What do you do if you need some new furniture for your home and can’t afford one of those expensive pieces from a brand name store? Want to get your hands dirty while creating a beautiful focal piece for your home? You may want to consider upcycling furniture.
Upcycling old furniture is the process of finding antiqued items that were abandoned and usually boring or unsightly in some way. The process of repurposing and restoring old items has become popular though television shows like This Old House, Rehab Addict and American Restoration (all of which I get through DirecTV ). Simply adding a new layer of paint or a touch of new fabric can create a masterpiece out of what was once garbage, and it’s surprisingly simple!
Step 1: Finding an item
The first step to upcycling furniture is, of course, finding the furniture you’d like to work with. A few places I like to begin searching are Craigslist, antique shops, flea markets, estate sales and garage sales, plus family members and friends, who might have old furniture hidden away in their garage or basements.
Really popular items these days are mid-century furniture, items from the Fifties – reminiscent of the Brady Bunch household. Old telephone tables, vintage desks and dressers, and especially old windows and doors are hot commodities for upcycling furniture. You’ll want to find the items with intricate detailing and classic charm, so that just a simple touch-up will enhance these features. You also want to make sure the items are not damaged beyond repair (i.e. rotten).
Antique doors and windows are extremely popular interior designs for simple touches of decor and detailing in the home, such as using an old distressed door as a headboard, or vintage windows as picture frames.
Step 2: Now what?
The big question, once you have your items, is “now what do I do with it?” It is important to first assess your project. Does the desk need to be stripped of paint? Does the dining room chair need to be reupholstered? Am I able to simply start painting? Each item is different and will need to be approached in varying ways.
If the item is battered or really out of shape, then it might need a good stripping and sanding. However, this is not always necessary, especially with newer pieces. If you don’t have a sanding tool, you can purchase simple sandpaper from the store to remove disfigurements and deformities in old wooden furniture. If you are looking for a quick solution, you can even use coffee grinds to get out dings in wood furniture.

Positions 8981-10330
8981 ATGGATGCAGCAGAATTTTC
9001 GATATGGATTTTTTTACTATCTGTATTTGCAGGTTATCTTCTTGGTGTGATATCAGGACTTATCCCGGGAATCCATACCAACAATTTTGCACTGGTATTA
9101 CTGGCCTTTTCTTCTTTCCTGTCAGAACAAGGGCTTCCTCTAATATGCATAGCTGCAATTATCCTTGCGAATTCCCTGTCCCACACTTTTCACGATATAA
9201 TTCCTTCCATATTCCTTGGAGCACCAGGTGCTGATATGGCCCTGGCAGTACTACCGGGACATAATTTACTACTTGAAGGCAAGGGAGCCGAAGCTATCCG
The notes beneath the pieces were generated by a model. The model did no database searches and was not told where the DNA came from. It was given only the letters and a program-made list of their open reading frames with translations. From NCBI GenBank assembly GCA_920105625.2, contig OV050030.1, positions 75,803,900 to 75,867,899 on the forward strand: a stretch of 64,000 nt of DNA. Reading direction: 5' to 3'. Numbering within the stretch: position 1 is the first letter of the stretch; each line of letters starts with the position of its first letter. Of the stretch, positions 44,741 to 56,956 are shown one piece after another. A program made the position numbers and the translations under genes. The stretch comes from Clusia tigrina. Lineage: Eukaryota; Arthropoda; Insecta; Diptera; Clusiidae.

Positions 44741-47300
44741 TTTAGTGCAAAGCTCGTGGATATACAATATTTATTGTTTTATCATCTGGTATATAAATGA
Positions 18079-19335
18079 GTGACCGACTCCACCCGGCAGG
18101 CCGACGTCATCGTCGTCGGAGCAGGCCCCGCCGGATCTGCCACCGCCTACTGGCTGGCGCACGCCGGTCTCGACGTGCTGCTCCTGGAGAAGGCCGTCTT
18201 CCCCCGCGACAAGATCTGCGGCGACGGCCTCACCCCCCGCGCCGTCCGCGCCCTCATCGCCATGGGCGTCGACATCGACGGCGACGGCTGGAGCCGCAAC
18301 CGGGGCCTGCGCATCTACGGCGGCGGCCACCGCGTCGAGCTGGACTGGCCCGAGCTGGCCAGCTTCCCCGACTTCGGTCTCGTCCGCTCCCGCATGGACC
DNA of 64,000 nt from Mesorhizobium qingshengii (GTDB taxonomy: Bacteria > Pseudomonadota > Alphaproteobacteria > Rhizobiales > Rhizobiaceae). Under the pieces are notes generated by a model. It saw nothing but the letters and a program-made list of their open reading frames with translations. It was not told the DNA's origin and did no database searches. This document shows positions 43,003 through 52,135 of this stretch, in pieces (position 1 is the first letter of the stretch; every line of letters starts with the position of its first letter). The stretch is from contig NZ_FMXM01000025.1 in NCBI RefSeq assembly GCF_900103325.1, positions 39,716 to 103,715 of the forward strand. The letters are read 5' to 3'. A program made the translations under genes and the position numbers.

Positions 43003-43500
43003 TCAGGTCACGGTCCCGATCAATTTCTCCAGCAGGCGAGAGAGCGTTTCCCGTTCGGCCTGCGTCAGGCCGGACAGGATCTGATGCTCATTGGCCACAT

If you are working with upholstered items, there is no need to get it professionally reupholstered, especially since that would cost a decent amount of money. Carefully remove the existing fabric by slowly prying it loose. It just takes a few steps to do an easy DIY reupholster.
If you don’t have the tools to strip, sand and buffer the furniture, there are also two types of paint on the market that are drama-free and allow you to go ahead and paint the furniture without any prep. These products are called chalk paint, such as the ones from Annie Sloan, not to be confused with chalkboard paint, and milk paint, including Miss Mustard Seed which comes in powder form and must be mixed with water.
Step 3: Make it pretty:
The final and most exciting part of the furniture transformation is deciding on your finishes and making it look appealing! First, figure out what color scheme you want to go with. Then decide, do you want to create a piece that is more muted and neutral, or do you want a pop of color? Do you want a distressed look, or a modern look? Do you want to just use a stain on the wood, or paint it? If you are confused as to what finish you want, you can always consult a professional for their advice. Once you have the idea in mind, take a visit to a local home improvement store, and find the perfect fabric or paint for your project.
Another great way to spruce up a desk or dresser is to add new handles or knobs. If you are not using chalk or milk paint, make sure you use a primer on unpainted, wooden pieces to better seal in the color.
If you like the distressed look of upcycled furniture, you can go a few different routes: applying wax or using a dry brush or scraping with sandpaper/steel wool. This is a highly desired look for furniture today, and fairly simple to do. Make sure to use two layers of paint for the areas you plan to scuff since you don’t want to rub the furniture raw.
Upcycling furniture is a fun, creative and rewarding process. It takes old and drab, often unusable items, and breathes new life into them. The result is a unique piece that is easy on the wallet, which you can be proud to say you created.
Old French Furniture – By French Finds on flickr – some rights reserved
Old Door Headboard – By Dave Jacquin on flickr – some rights reserved
Intricate detailing and classic charm – By Andy Roberts on flickr – some rights reserved
Provencal style French rush seat chair carving detail – – By French Finds on flickr – some rights reserved
Make it pretty – By Andy Roberts on flickr – some rights reserved
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